Supposedly, it was the greatest honor to be chosen by them. The men and women of her clan clubbed each other for the chance and spoke of little else the rest of the year. All the eligible youth practiced for this day, hoping to be among the ones taken to live with them.


It was the last thing she wanted.


“Why do you tremble so?”


Rage. But she didn’t answer the old man. She couldn’t.


“Are you afraid?”


“Nay,” she scoffed.


“Not even a little?”


She shook her head. “Not even a little,” she repeated his words. “Merely concerned that I might make muster.”


“What do you mean?”


Pain lacerated her soul at his innocent question that forced her to remember things she wanted to keep buried. But what was the use? And before she could stop it, the truth tumbled out of her lips. “Every year I audition for the brenin with my skills, and I best all my clansmen.”


“Then what’s the problem? Why aren’t you mated to a dragon?”


“Don’t want to be. Rather, I want the brenin to choose me as a marchoges.”


“But not for the dragons? Why?”


“Because she knows she’d break their backs and cripple them,” Gryffyth said as he walked past them.


His friends burst out laughing.


Stifling the urge to toss something at the arrogant prick, Edilyn narrowed her glare at Gryffyth’s worthless hide while he and his cronies vanished into the crowd.


But she wasn’t so callous.


She turned back toward the old man. “I’ve no interest in being chosen by the dragons. In fact, I never appear for the Winnowing. Rather, I withdraw before it begins. I want to stand on my own. But the brenin refuses me. Every year. He only wants draigogion for his army.”


And speaking of, the call rang out for the contestants to gather.


She glanced down at her guest. “Do you need anything else before I join them?”


“Nay, my lady. Good luck to you.”


“And to you, my lord…” Heat crept over her face as she realized how rude she’d been to him. “I’m so sorry that I forgot to ask your name. How thoughtless of me.”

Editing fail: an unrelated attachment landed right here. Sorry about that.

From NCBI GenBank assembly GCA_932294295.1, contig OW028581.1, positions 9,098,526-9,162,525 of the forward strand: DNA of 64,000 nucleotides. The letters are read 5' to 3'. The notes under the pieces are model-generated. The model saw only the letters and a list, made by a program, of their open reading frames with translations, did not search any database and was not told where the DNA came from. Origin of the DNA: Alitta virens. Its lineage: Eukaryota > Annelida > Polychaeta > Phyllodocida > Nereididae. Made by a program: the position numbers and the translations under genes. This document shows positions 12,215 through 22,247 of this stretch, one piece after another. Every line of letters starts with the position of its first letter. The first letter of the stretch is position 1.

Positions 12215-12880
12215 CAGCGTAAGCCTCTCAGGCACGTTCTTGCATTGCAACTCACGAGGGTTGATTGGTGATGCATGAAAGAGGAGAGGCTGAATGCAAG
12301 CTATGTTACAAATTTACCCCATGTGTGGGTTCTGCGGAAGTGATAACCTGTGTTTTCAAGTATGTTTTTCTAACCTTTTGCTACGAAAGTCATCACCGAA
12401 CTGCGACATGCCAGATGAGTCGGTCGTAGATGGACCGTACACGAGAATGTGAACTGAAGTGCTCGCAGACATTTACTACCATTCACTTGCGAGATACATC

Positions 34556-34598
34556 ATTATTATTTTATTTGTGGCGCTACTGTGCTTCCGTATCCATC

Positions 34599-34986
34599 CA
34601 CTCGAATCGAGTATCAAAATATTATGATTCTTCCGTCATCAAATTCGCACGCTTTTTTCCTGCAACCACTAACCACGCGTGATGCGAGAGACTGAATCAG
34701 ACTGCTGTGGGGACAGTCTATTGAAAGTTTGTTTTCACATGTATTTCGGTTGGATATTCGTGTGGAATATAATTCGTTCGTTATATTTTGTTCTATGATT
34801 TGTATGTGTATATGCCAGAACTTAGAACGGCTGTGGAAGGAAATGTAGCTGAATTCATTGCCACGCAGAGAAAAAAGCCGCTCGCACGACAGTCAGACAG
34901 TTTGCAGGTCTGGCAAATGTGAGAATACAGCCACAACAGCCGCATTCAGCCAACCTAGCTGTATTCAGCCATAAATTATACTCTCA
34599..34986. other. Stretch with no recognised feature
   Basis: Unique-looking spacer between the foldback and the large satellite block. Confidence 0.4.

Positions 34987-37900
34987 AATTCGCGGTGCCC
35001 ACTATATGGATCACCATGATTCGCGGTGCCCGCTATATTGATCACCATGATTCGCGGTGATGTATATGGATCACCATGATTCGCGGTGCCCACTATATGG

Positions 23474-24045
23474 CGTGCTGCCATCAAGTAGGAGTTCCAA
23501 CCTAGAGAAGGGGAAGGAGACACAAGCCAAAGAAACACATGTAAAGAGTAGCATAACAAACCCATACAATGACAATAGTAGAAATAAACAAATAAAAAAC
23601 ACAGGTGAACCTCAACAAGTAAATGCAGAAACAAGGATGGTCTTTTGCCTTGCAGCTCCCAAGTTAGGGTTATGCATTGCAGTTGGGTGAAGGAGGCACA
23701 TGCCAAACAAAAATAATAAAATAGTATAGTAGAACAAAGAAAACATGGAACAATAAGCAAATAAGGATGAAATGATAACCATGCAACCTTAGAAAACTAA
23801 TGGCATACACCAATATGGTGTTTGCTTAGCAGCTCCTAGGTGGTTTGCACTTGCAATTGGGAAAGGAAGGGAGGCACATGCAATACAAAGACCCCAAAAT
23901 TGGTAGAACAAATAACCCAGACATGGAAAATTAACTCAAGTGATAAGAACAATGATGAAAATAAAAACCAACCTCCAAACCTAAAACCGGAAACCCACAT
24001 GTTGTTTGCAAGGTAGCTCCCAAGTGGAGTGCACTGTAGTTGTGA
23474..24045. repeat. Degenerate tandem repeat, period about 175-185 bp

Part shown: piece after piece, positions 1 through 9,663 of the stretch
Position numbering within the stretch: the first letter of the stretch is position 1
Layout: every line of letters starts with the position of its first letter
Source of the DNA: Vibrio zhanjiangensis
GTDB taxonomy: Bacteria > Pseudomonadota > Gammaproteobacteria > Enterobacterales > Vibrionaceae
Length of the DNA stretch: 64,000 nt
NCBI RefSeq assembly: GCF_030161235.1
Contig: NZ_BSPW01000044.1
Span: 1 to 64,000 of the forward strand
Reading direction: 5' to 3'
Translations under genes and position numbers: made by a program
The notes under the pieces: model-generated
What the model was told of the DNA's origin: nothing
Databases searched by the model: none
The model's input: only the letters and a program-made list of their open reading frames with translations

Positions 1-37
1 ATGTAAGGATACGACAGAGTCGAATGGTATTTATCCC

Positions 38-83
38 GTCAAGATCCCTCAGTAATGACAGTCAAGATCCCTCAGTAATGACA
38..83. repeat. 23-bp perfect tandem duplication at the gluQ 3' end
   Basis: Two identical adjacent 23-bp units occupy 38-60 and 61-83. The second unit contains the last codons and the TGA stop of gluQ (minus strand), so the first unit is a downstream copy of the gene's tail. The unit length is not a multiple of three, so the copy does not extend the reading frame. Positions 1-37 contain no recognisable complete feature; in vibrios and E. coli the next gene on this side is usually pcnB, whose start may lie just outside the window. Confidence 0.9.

“You’ve been anything but thoughtless, dear Edilyn. Call me Emanon.”


“Lord Emanon. It’s been my pleasure to assist you.” She gave him a slight bow, then ran to join the others.


Emanon sat in silence as he watched Edilyn push her way through the crowd. Taller even than most of the men, she held an exotic kind of beauty that made her stand out from the others. Or maybe it was her zest for life. Her innocent exuberance in the face of their negativity.


She was a beacon through their dull storm.


He’d never seen anyone so determined in the face of adversity. Rising to his feet, he kept to the outer edge of the crowd so that he could watch her compete. Like a free-flowing ebony banner, her long black hair blew behind her as she raced to her place beside the others. Her cheeks were mottled bright red from her exertion while her ample breasts rose and fell with her excitement.


Aye, she had a lush, full body that said her appetite wasn’t just for life, but was robust in all things.


Several of the women curled their lips or rolled their eyes at her approach.


She smiled in response and boldly wished them luck. She was such a cheeky, jovial lass, dressed in a garishly orange tunic that fell to her feet. It was interlaced with green and blue that seemed faded or smeared. She’d placed sprigs in her hair and horned helm. Emanon wasn’t sure if she wanted to appear as a drunken sprite, a tousled flower …


Or a drunken bull that had rolled around a field for a bit.


And that forced a rare grin from him. If he could appreciate anything in life, it was that degree of defiance in the face of those who wished you ill.


“Did he come with you?”


Emanon narrowed his gaze at the man nearest him as he heard the brenin’s gruff voice questioning Tarius Kattalakis. A rare Katagari Drakos, Tarius was the current leader of this group who’d come here to pick mates from the humans. It was a spring ritual they’d been practicing for decades now, and it left Emanon sickened.


Every year, the Drakos came, watched the humans, and opposed the Greek gods’ decree for their people by selecting a mate when they all knew that only the Fates themselves were supposed to assign them their life partners. It was this kind of hubris that had caused their race to be first cursed.